What would you do if you couldn’t workout?
Are the walls caving in around you all of a sudden? Are you short of breath? Do you have nausea, heartburn, indigestion, upset stomach, diar – okay I think you get the point.
Hopefully for most of you, the mere thought of not being able to be physically active is scary. But is it scary enough to make you do that which you hate, for the sole purpose of being able to do that which you love? There is only one answer. Yes.
Soft Tissue Maintenance
Getting my start at Peak Performance has made me aware of so many things, but nothing has proved to be as underappreciated and as necessary as the maintenance of soft tissue quality. I have repeatedly learned this the hard way. Today was the last straw.
If you feel like you are out of the loop, don’t worry and, prepare to be very much in the loop. My recent struggles with maintaining soft tissue quality started as soon as I got back to Peak this summer. The fault though was all mine. I spent the entire year at school doing just less than the bare minimum of pre-habilitation/recovery work. I would foam roll only when prompted by a tinge of pain or a guilty conscious. My warm up became repetitive. There was no corrective exercise to be found. Sounds like a recipe (dramatic pause) FOR DISASTER! BOOM!
This week it finally caught up to me. I workout with two guys who far exceed my strength, size, and any other capacity you want to throw in there. Trying to keep up with both of them is like trying to keep up with two diesel energizer bunnies, or in another word, impossible. But I give it my all.
Yesterday was squat day and we started off the workout with full cleans. After the first few sets I knew it was going to be one of those days you dream about as a gym rat. I felt explosive and unstoppable. On the fourth set out of five I hit a personal record of 90 kilos for two reps. For the fifth set I put 95 kilos on the bar, got hyped up, hit the rep, and proceeded to jack up my left shoulder nice and good.
I put down the bar after successfully not passing out from a buildup of cranial pressure and moved my left arm around. I put the arm in the rack position of a clean and experienced some severe discomfort. Next, I proceeded with the workout and performed front squats (ouch again), box jumps, and sled drags. In hindsight my course of action following the injury was not wicked smaht.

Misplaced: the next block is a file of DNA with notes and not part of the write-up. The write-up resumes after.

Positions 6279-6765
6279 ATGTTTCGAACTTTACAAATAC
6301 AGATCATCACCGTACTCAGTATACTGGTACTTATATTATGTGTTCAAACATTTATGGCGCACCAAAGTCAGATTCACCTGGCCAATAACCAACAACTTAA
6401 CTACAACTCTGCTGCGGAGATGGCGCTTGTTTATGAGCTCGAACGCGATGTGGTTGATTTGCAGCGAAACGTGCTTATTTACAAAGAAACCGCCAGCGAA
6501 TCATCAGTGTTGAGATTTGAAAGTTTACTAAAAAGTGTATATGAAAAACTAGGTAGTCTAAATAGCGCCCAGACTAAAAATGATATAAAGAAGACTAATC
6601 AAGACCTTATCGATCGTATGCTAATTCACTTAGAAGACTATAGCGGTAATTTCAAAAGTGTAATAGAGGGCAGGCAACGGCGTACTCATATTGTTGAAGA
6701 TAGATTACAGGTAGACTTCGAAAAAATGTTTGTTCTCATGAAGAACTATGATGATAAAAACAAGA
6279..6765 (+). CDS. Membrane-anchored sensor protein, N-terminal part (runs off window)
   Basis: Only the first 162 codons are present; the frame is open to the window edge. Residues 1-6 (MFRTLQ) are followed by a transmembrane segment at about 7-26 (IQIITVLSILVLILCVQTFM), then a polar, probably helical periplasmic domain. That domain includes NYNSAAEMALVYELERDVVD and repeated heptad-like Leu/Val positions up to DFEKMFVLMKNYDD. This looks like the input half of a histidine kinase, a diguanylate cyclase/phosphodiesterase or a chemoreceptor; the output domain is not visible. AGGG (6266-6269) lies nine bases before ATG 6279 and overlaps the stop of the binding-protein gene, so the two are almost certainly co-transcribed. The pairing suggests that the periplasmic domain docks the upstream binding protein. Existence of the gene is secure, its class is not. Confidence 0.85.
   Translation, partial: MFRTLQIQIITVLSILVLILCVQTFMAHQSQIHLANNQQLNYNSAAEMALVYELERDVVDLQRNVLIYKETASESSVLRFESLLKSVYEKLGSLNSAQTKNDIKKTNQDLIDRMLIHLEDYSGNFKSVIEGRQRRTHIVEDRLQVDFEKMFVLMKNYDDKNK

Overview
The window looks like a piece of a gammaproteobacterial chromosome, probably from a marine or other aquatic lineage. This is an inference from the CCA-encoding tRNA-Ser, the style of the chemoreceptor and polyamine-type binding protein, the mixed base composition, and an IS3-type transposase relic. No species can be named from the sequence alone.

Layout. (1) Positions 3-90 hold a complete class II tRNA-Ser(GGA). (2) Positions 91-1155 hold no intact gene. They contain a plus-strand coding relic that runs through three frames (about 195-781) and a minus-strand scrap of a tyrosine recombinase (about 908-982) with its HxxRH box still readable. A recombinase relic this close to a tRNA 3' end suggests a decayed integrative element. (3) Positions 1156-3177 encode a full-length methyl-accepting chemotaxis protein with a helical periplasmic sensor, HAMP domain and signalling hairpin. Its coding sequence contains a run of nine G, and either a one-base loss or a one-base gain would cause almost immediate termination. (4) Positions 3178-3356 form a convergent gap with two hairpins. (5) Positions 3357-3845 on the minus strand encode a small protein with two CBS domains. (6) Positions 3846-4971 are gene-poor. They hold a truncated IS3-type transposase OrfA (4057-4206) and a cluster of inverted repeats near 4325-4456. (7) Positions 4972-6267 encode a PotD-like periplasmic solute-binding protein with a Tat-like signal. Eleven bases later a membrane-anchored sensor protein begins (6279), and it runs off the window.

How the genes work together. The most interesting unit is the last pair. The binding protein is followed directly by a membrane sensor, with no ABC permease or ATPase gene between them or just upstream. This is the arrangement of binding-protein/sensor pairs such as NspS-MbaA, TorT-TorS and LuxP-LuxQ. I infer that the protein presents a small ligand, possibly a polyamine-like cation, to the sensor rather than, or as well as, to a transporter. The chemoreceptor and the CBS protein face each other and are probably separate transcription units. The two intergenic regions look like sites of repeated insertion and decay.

As Friday’s workout approached I mentally prepared myself to kill it. We started with snatch pulls, with which I had no problems. Then came pull-ups. 84 of them were programmed and I only got through 17 before my left arm became completely dysfunctional. This time I stopped the workout and was lucky enough to be helped by a friend of mine, Dominique Hall, who works wonders with soft tissue problems.
After reducing me to a pile of moaning rubble with her bare hands, she told me that basically my shoulder was all “gummed up.” Muscle is apparently supposed to feel like raw chicken, and mine felt like chicken of the burnt variety. Not good. She went on to elaborate about the shoulder being a common problem for many people because of the numerous muscles and tendons present in that zone.
This idea of soft tissue problem areas brought to mind an article I read, written by Eric Cressey. The article titled What I Learned in 2010 mentioned the concept of “Zones of Convergence.” According to the article, a zone of convergence can be defined as “an area where the forces generated by a myofascial unit come together.” When you hear that definition, think about the joining of muscle and bone through the tendon. Bigger problems can occur though when multiple zones meet in one location.
It’s just my luck that one of the meeting zones is where the rotator cuff muscles come together and insert. My personal problem was mainly caused by the teres minor and the supraspinatus. Looking back this problem could have been avoided if the ratio between work and recovery was anywhere near 1:1 over the past year.
Now I have a bum shoulder, an insatiable desire to train, and yes the walls are caving in on me.
Lesson Learned (Big Time): Pay attention to the little things. Despite the fact that no cool kids are doing it, sustaining your soft tissue quality through foam rolling, various self-myofascial release techniques, or manual massage therapy is essential for maintaining the ability to stay healthy through physical activity. Do it!
(Attention to detail might have saved the baby seals in actual danger)